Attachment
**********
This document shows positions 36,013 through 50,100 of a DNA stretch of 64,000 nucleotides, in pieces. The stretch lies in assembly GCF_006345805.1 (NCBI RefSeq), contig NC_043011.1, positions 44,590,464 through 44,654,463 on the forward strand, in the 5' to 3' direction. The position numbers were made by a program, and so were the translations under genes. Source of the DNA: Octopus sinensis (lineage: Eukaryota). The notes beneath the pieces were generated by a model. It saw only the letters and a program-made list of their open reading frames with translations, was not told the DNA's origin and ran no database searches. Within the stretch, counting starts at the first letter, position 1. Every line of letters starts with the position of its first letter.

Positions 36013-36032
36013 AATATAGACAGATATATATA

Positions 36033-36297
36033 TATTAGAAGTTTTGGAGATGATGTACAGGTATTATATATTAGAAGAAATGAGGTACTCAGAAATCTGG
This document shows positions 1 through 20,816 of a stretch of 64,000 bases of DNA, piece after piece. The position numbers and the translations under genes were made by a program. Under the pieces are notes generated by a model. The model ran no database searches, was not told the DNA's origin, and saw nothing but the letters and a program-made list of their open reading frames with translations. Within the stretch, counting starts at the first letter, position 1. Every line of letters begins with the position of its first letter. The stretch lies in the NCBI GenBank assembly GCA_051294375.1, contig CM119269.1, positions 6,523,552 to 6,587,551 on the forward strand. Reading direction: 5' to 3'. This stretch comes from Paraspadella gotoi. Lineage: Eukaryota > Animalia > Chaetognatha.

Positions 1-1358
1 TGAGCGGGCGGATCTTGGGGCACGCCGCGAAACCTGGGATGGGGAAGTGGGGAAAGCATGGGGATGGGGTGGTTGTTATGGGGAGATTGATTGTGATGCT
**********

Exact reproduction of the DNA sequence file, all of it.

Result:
This document shows positions 36,013 through 50,100 of a DNA stretch of 64,000 nucleotides, in pieces. The stretch lies in assembly GCF_006345805.1 (NCBI RefSeq), contig NC_043011.1, positions 44,590,464 through 44,654,463 on the forward strand, in the 5' to 3' direction. The position numbers were made by a program, and so were the translations under genes. Source of the DNA: Octopus sinensis (lineage: Eukaryota). The notes beneath the pieces were generated by a model. It saw only the letters and a program-made list of their open reading frames with translations, was not told the DNA's origin and ran no database searches. Within the stretch, counting starts at the first letter, position 1. Every line of letters starts with the position of its first letter.

Positions 36013-36032
36013 AATATAGACAGATATATATA

Positions 36033-36297
36033 TATTAGAAGTTTTGGAGATGATGTACAGGTATTATATATTAGAAGAAATGAGGTACTCAGAAATCTGG
This document shows positions 1 through 20,816 of a stretch of 64,000 bases of DNA, piece after piece. The position numbers and the translations under genes were made by a program. Under the pieces are notes generated by a model. The model ran no database searches, was not told the DNA's origin, and saw nothing but the letters and a program-made list of their open reading frames with translations. Within the stretch, counting starts at the first letter, position 1. Every line of letters begins with the position of its first letter. The stretch lies in the NCBI GenBank assembly GCA_051294375.1, contig CM119269.1, positions 6,523,552 to 6,587,551 on the forward strand. Reading direction: 5' to 3'. This stretch comes from Paraspadella gotoi. Lineage: Eukaryota > Animalia > Chaetognatha.

Positions 1-1358
1 TGAGCGGGCGGATCTTGGGGCACGCCGCGAAACCTGGGATGGGGAAGTGGGGAAAGCATGGGGATGGGGTGGTTGTTATGGGGAGATTGATTGTGATGCT